Devarim
3 Av 5782 (July 31, 2022)

"We are a people in whom the past endures, in whom the present is inconceivable without moments gone by. The Exodus lasted a moment, a moment enduring forever. What happened once upon a time happens all the time." I often use this phrase before we sing the Veshameru on Friday night. However, it is appropriate for use not just on Shabbat but on Festivals as well. Next Sunday is Tisha B'Av, the 9th of Av (it is moved to Sunday because we don't observe fast days on Shabbat). This is a festival even though we fast and even though we mourn the loss of the Beit Hamikdash and the beginning of our current exile. It is a day when we can experience what it feels like to be cut off from the Light of the Blessed Holy One. An interesting thing about this festival is that it falls on the same day of the week as the first day of Pesach. What is the connection between Pesach and Tisha B'Av? At Pesach we connect to the energy of Redemption through retelling the history of the Exodus from Egypt, in other words we connect to our past. The Kabbalists teach that Tisha B'Av is only a festival of mourning in our present state, but that at the time of the Final Redemption our mourning will be turned into great joy. So the fact that the first day of Pesach and Tisha B'Av fall on the same day reminds us that our redemption, both past and future, is connected. Though we mourn the loss of the Holy Temples next Sunday, let us feel the hope and inner joy of knowing that our exile will not last forever.



Shavua tov,


Parashat Devarim | פרשת דברים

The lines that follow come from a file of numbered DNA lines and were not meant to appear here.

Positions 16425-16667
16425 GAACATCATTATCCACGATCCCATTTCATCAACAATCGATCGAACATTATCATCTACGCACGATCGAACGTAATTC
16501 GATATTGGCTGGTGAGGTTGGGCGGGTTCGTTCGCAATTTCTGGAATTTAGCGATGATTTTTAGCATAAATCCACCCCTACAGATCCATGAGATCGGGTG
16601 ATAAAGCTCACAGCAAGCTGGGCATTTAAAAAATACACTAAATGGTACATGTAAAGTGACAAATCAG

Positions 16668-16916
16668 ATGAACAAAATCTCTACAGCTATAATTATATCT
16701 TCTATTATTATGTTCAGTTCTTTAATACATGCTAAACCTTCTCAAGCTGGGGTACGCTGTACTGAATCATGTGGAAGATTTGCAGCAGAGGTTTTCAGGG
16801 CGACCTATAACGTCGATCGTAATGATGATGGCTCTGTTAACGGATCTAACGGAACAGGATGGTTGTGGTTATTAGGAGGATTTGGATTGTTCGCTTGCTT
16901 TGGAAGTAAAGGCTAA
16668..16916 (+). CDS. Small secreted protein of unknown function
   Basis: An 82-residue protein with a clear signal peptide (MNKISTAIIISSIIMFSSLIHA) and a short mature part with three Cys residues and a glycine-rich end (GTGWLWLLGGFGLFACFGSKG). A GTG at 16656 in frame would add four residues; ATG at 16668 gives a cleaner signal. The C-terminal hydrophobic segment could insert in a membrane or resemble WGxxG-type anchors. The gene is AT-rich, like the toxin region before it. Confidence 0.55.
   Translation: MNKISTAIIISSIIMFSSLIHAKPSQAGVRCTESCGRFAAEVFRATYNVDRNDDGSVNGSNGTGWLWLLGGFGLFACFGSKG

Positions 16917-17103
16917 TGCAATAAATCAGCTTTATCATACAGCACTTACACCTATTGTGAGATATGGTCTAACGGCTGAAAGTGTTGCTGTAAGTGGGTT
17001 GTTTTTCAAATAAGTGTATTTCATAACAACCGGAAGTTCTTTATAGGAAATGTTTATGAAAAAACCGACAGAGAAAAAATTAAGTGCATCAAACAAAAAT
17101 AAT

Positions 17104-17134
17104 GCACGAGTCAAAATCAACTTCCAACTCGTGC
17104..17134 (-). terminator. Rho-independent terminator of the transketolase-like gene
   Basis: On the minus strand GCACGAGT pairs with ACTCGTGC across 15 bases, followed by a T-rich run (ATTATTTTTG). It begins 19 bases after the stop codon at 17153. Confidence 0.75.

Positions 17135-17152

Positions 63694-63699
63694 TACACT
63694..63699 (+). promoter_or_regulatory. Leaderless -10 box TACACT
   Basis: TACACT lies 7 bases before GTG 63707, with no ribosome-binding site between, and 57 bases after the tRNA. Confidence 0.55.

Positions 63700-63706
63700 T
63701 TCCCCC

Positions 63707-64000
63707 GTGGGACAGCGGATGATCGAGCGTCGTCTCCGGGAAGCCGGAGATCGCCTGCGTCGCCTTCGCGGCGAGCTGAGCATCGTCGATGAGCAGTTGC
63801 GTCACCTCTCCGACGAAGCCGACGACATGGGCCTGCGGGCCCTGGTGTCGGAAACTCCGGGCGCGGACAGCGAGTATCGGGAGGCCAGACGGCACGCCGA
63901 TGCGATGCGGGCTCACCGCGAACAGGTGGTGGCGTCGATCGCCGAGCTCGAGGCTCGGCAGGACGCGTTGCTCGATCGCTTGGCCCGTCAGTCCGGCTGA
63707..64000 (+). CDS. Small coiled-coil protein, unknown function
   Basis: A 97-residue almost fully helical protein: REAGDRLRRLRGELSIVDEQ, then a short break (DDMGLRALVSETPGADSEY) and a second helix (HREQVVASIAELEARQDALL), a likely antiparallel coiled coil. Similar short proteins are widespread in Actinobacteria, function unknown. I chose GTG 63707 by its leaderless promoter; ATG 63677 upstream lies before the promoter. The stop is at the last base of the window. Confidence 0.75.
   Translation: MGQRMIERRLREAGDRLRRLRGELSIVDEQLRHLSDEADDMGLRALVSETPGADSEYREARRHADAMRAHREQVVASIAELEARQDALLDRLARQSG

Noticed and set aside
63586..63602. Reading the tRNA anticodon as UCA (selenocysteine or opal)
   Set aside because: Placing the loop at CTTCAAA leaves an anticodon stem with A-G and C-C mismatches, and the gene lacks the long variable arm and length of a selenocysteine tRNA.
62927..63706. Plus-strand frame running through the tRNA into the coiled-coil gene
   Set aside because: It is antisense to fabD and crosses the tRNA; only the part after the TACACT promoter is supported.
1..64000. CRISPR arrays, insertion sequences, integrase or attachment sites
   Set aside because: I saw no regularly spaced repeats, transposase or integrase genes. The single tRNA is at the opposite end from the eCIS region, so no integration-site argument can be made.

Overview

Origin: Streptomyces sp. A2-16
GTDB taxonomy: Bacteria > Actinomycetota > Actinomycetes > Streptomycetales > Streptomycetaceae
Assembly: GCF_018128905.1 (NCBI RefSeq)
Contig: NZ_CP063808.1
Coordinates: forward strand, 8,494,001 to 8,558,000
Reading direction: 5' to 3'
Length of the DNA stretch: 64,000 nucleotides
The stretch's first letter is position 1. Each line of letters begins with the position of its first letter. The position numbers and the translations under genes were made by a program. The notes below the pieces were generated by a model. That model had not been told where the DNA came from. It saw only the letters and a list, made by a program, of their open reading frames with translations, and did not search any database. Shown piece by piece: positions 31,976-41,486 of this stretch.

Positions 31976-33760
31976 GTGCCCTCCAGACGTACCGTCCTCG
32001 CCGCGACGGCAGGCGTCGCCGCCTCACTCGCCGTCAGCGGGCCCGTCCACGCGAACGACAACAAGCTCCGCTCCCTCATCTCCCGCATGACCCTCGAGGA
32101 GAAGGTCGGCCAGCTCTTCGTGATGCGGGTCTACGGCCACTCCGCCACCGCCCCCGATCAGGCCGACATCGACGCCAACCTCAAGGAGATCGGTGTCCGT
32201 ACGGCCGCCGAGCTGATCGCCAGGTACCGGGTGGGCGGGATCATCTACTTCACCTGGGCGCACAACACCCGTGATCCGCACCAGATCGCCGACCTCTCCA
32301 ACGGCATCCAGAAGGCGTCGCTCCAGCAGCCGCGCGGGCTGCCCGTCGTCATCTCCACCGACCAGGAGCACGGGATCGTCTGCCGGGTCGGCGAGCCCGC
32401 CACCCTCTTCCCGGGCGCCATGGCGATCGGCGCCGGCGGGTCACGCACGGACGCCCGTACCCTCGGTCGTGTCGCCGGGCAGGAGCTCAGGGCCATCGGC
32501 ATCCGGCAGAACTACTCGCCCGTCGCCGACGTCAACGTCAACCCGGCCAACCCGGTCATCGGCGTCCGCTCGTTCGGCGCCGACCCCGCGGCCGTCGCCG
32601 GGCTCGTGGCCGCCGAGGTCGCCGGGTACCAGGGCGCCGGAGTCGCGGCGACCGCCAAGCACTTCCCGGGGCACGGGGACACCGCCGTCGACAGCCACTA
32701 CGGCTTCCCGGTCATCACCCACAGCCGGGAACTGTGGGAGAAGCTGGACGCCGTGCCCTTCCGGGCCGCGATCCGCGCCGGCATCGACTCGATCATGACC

Torah Portion: Devarim (Deuteronomy) 1:1-3:22
Haftarah: Yeshayah (Isaiah) 1:1-27

Parashat Devarim

Haftarat Devarim


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Join Us For Tisha B'Av
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The First 9 Days of Av
The Shulchan Aruch says: "From the onset of the month of Av, joy and happiness is minimized." It is a time that we should spend in contemplation and teshuvah.During these first 9 days of Av and this final week of Bein HaMetzarim there will be no classes. We will have a Minchah service each day (Sunday-Thursday) @ 6:30 PM. We invite you to join us for Minchah. Simply CLICK HERE to go to our Events page and join us.

Tzedakah
The word צדקה "tzedakah" in Hebrew often is translated as charity, but it actually comes from the root צדק "tzedek" which means righteousness. The addition of the letter ה "Hei" connects righteousness to Malchut. Many people say "giving" tzedakah, but the more appropriate phrase is "doing" tzedakah. Tzedakah is in many ways an exchange of energy and is a visible expression of gratitude in this world for that which we have received, especially when we receive it from an organization that helps us to grow spiritually. We thank you in advance for your generosity and support. Click Here to make a donation.

Your Hebrew Name
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